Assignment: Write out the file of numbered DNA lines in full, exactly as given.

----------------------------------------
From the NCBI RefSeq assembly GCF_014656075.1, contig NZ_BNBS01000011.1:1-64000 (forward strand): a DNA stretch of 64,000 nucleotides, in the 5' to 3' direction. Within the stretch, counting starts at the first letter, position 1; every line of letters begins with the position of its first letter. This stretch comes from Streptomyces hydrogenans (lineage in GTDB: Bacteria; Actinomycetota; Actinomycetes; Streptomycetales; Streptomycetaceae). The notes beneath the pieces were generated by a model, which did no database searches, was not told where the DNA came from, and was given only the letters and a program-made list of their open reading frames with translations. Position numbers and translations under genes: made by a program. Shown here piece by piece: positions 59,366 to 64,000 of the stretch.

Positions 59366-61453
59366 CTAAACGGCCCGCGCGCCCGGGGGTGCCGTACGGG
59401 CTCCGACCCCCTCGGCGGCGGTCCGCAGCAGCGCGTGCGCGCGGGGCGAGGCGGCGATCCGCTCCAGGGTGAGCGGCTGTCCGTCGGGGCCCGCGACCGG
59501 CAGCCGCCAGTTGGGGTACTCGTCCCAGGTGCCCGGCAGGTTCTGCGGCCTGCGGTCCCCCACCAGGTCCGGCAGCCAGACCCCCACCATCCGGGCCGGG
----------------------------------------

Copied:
From the NCBI RefSeq assembly GCF_014656075.1, contig NZ_BNBS01000011.1:1-64000 (forward strand): a DNA stretch of 64,000 nucleotides, in the 5' to 3' direction. Within the stretch, counting starts at the first letter, position 1; every line of letters begins with the position of its first letter. This stretch comes from Streptomyces hydrogenans (lineage in GTDB: Bacteria; Actinomycetota; Actinomycetes; Streptomycetales; Streptomycetaceae). The notes beneath the pieces were generated by a model, which did no database searches, was not told where the DNA came from, and was given only the letters and a program-made list of their open reading frames with translations. Position numbers and translations under genes: made by a program. Shown here piece by piece: positions 59,366 to 64,000 of the stretch.

Positions 59366-61453
59366 CTAAACGGCCCGCGCGCCCGGGGGTGCCGTACGGG
59401 CTCCGACCCCCTCGGCGGCGGTCCGCAGCAGCGCGTGCGCGCGGGGCGAGGCGGCGATCCGCTCCAGGGTGAGCGGCTGTCCGTCGGGGCCCGCGACCGG
59501 CAGCCGCCAGTTGGGGTACTCGTCCCAGGTGCCCGGCAGGTTCTGCGGCCTGCGGTCCCCCACCAGGTCCGGCAGCCAGACCCCCACCATCCGGGCCGGG